Scientists now understand that Drugs, especially Antibiotics and Proton Pump Inhibitors can damage the good (commensal) bacteria in your gut.  This allows an increased presence of yeasts and pathogens in the gut, as normally the good guys overwhelm the bad; sadly, after taking drugs, they are weakened and cannot. This is another way in which orthodox medicine makes matters worse.

All bacteria and yeasts in the gut, good and bad, make chemicals, from vitamins to toxins. These chemicals can either pass in the blood or send messages to the brain via the vagus nerve. It’s not you that has a sweet tooth, it’s the yeasts in your gut asking for more sugar. These inhabitants direct the host to provide all their required home comforts.

While drugs can kill the good gut bacteria, many things can affect the environment in the gut causing the same sort of good-bad imbalance. For example, smoking, pickled foods and too much salt can change the acidity or alkalinity in the gut, inhibiting certain good bacteria from ‘working’ properly. This doesn’t just affect the compounds they make, but their growth and their numbers. And stress can send chemicals to the gut that have a similar negative effect.

By and large commensal bacteria make anti-inflammatory compounds in the gut; pathogens make inflammatory ones. So create an imbalance allowing the bad guys to thrive and chronic inflammation will be the result. 35 per cent on the circulating small molecules in your blood come from the gut, so the effects are not felt only in the gut but everywhere in your body from your breast to your brain.

Of course, you could holiday in Morocco or Malaysia and pick up a pathogen-producing parasite. Parasites (and this term includes viruses, pathogens, bacteria, yeasts and traditional parasites) can produce toxins, pretty well all of which are inflammation-causing, while some are fully carcinogenic.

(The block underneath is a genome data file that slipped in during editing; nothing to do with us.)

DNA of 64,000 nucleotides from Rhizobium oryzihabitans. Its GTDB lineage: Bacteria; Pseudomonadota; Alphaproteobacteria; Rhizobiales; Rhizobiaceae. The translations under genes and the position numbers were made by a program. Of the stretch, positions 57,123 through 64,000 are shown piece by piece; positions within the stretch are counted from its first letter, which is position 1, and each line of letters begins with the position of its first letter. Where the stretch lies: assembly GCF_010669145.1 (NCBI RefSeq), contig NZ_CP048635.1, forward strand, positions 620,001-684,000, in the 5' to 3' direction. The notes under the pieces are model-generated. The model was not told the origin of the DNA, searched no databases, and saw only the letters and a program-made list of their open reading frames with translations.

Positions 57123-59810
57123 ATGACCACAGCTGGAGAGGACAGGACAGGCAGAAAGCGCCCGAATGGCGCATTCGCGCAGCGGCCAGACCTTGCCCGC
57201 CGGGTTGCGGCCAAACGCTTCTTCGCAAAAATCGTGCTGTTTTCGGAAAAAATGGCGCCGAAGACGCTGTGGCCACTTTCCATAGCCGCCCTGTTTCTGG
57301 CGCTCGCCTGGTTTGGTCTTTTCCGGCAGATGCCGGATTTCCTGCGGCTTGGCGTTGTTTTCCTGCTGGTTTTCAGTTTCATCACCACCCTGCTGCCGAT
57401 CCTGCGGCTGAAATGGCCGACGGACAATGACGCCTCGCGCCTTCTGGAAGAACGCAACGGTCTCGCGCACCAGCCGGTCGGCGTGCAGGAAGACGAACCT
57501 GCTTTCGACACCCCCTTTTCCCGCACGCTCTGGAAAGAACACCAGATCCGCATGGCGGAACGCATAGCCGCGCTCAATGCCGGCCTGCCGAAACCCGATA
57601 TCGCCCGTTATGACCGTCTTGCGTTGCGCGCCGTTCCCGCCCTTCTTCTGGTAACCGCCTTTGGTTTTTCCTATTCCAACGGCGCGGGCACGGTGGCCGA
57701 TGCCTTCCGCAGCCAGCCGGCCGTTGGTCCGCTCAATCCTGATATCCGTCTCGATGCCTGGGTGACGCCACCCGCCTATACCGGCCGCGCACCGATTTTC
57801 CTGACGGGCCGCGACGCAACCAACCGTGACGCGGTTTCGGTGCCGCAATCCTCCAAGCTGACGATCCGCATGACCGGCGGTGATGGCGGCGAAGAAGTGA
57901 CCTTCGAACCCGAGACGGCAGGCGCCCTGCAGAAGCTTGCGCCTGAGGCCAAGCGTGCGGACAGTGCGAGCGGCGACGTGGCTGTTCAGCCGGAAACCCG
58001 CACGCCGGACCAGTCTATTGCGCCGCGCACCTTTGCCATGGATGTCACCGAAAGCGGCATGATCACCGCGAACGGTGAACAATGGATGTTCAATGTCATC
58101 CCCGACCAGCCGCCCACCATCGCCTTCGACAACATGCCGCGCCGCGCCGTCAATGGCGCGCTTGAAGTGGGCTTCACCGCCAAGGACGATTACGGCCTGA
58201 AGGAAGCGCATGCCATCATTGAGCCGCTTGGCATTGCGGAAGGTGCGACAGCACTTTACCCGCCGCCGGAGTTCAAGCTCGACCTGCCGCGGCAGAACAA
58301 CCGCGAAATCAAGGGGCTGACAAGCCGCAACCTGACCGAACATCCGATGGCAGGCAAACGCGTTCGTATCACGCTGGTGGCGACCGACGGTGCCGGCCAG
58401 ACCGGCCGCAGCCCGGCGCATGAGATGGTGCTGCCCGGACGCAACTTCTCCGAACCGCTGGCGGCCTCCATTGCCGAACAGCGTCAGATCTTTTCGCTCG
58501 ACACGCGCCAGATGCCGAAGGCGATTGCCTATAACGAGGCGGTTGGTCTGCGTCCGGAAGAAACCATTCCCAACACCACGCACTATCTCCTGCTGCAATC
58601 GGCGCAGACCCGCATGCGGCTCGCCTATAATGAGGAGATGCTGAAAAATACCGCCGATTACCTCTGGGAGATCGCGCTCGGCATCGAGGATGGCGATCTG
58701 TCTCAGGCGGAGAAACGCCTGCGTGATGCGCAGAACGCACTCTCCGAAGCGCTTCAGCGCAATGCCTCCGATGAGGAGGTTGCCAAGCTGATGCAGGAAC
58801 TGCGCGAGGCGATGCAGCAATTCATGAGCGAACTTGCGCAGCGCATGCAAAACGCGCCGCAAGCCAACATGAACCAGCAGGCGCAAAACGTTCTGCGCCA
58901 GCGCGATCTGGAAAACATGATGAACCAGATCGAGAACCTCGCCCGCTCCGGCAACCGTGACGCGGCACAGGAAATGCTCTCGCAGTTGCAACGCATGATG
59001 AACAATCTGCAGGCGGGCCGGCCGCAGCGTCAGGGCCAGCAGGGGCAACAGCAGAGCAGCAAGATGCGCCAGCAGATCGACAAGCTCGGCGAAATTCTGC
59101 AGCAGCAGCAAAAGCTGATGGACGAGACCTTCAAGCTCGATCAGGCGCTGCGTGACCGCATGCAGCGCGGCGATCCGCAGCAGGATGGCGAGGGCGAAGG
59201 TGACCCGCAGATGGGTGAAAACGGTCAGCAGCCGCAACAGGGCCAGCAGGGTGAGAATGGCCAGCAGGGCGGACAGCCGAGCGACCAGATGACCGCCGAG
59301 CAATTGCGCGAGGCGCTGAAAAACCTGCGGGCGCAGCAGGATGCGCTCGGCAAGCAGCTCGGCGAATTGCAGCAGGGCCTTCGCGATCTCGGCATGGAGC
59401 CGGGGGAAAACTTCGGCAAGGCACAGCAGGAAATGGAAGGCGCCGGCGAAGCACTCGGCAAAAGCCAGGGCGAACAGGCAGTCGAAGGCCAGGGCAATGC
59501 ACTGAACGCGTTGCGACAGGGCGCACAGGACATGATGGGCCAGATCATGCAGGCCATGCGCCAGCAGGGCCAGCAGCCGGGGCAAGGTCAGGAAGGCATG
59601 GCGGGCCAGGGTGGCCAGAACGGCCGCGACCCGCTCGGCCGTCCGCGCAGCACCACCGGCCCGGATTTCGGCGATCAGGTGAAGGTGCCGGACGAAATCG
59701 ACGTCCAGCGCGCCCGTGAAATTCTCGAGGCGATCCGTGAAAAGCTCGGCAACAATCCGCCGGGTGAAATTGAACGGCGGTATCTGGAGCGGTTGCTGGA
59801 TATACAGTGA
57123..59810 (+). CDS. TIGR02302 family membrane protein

Here is an efficient pathogen killer.

But other factors help, such as good quality sleep (melatonin), vitamin D and fish oils. Each reduces the production of inflammatory compounds in the gut.

You are a Super-Organism – the best medical science acknowledges the microbiome  and its importance; it doesn’t just ignore it. Unfortunately oncology is a major culprit.

One of the most important findings of recent years is that your gut gets ill first and then you get ill; and you cannot get better until it gets better.

If you have taken drugs, antibiotics or PPIs, or might have picked up a parasite, or have been through a lengthy period of stress, or have a disturbed gut anyway (IBS, Crohns) read this:

Special Report: Important article on How to Heal Ur Gut – give yourself a HUG.

Chemicals cause chronic inflammationtoo

It is easy to see how. Chemicals like triclosan, or the Bt element in GMO foods, or herbicides like glyphosphate are now known to damage commensal bacteria.

Other chemicals entering the body (toluene in nail polish, phthalates and BPA from plastic, perfume ingredients, dioxins – the list is endless – can add to the damage, or change your hormone levels, or directly attack your cells via free-radicals. Thus many everyday chemicals in your personal care or toiletry products can cause inflammation as can chemicals around your house.

Everybody with any chronic illness (diabetes, dementia, arthritis, cancer, Parkinson’s, Heart problems, blood pressure etc.) should look at kicking out all the chemicals of concern from their everyday lives. 

Special: An excellent range of toxin-free products can be found here.